Stephen King is a name you associate far more with writing than acting, but in spite of this, he’s racked up over two dozen credits in front of the camera, mostly cameos in adaptations of his own work. Despite the horror themes of many of these appearances, though, he’s only been seen to die once, in George A. Romero’s 1982 anthology Creepshow.
King appears in The Lonesome Death of Jordy Verrill, one of the film’s stronger segments, which sees the eponymous dim-witted farmer discover a meteorite on his land and envisions selling it to pay off his bank loan. However, a series of mishaps and Jordy’s own gormlessness result in the alien plant life within the rock escaping and enveloping both the farm and Jordy himself, whereupon, in a departure from the humor of the rest of the tale, he blows his head off with a shotgun in a final act of despair rather than allow himself to be consumed by the rapidly spreading extraterrestrial life.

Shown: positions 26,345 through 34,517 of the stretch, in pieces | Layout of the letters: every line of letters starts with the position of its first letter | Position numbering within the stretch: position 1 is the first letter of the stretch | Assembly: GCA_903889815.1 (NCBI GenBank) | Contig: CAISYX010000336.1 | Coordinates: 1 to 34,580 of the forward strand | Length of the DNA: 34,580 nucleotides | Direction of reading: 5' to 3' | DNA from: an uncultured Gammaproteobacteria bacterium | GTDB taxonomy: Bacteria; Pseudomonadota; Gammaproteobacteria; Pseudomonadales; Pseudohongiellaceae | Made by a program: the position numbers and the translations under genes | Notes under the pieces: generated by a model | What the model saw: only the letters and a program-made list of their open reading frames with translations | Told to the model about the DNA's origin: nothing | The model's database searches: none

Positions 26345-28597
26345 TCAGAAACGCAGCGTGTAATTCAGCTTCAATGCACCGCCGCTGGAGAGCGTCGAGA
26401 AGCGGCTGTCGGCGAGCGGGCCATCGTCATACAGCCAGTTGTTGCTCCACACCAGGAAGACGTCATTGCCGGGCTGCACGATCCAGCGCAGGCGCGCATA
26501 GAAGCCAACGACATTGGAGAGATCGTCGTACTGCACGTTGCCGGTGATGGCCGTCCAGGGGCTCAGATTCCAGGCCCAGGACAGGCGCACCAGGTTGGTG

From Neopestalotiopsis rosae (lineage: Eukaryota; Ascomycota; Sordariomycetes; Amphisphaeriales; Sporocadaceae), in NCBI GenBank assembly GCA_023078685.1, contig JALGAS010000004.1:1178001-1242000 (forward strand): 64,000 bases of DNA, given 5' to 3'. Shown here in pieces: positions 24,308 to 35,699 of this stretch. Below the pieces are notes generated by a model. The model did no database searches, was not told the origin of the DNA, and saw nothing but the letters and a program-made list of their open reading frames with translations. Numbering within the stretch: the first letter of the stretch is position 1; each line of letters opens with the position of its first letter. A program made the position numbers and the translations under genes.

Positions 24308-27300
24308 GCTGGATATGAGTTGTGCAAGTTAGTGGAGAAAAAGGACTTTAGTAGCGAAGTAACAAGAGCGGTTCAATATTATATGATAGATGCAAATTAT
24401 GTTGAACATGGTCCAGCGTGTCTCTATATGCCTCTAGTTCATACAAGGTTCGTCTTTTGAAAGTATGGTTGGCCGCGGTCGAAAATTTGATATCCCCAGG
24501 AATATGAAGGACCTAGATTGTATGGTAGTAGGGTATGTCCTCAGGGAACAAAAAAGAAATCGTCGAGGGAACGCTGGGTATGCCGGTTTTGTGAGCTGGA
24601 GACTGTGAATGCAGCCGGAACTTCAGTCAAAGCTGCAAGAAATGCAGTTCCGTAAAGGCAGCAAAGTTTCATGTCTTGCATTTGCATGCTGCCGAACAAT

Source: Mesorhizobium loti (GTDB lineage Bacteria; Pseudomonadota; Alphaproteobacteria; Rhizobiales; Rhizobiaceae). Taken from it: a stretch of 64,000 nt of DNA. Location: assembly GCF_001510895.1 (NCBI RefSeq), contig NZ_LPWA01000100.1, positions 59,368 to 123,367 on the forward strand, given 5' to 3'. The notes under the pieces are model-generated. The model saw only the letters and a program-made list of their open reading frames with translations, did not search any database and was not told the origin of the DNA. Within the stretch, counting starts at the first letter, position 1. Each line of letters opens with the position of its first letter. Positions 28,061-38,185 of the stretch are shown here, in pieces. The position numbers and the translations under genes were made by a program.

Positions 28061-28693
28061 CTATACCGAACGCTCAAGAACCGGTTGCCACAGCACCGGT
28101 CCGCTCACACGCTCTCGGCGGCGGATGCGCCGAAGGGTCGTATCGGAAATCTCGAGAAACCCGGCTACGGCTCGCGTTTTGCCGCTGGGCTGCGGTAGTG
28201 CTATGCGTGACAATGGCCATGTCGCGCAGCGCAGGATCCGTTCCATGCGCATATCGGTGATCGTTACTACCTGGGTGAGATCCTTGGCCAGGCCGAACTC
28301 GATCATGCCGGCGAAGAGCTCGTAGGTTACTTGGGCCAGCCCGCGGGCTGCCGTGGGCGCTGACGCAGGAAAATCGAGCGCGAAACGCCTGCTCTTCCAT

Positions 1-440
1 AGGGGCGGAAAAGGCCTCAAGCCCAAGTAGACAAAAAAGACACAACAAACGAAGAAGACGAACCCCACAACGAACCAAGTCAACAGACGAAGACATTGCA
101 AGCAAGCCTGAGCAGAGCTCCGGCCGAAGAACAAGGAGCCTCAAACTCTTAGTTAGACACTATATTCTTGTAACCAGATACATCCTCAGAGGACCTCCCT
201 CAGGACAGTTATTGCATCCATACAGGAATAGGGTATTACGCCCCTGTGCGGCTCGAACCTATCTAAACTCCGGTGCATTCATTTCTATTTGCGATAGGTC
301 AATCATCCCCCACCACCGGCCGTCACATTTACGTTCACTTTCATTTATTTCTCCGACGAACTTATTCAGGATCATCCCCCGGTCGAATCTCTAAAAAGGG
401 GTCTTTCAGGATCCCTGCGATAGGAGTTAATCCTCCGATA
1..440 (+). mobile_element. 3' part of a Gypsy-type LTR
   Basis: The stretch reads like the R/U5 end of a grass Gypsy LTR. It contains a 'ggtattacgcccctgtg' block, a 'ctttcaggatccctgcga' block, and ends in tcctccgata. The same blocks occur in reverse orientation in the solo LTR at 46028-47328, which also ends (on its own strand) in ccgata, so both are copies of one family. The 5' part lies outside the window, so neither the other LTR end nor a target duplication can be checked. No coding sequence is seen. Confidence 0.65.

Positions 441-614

This marked only the second time that King had appeared onscreen (the first being the previous year’s Knightriders, also directed by Romero), and while he isn’t exactly the world’s greatest actor (or, as anyone who’s seen Maximum Overdrive can attest, director), his hammed-up performance matches the tone of the story, making his appearance more in line with his amusing meta-reference cameos, such as those in Sleepwalkers, Thinner or The Stand, as opposed to, say, his self-indulgent scene in It: Chapter 2.
The segment was based on Stephen King’s short story Weeds, itself also incorporating elements of H.P. Lovecraft’s tale The Color Out of Space, and while the rest of Creepshow was written by King as well, that Jordy Verrill features not only the man himself but also his only onscreen death makes it uniquely distinctive.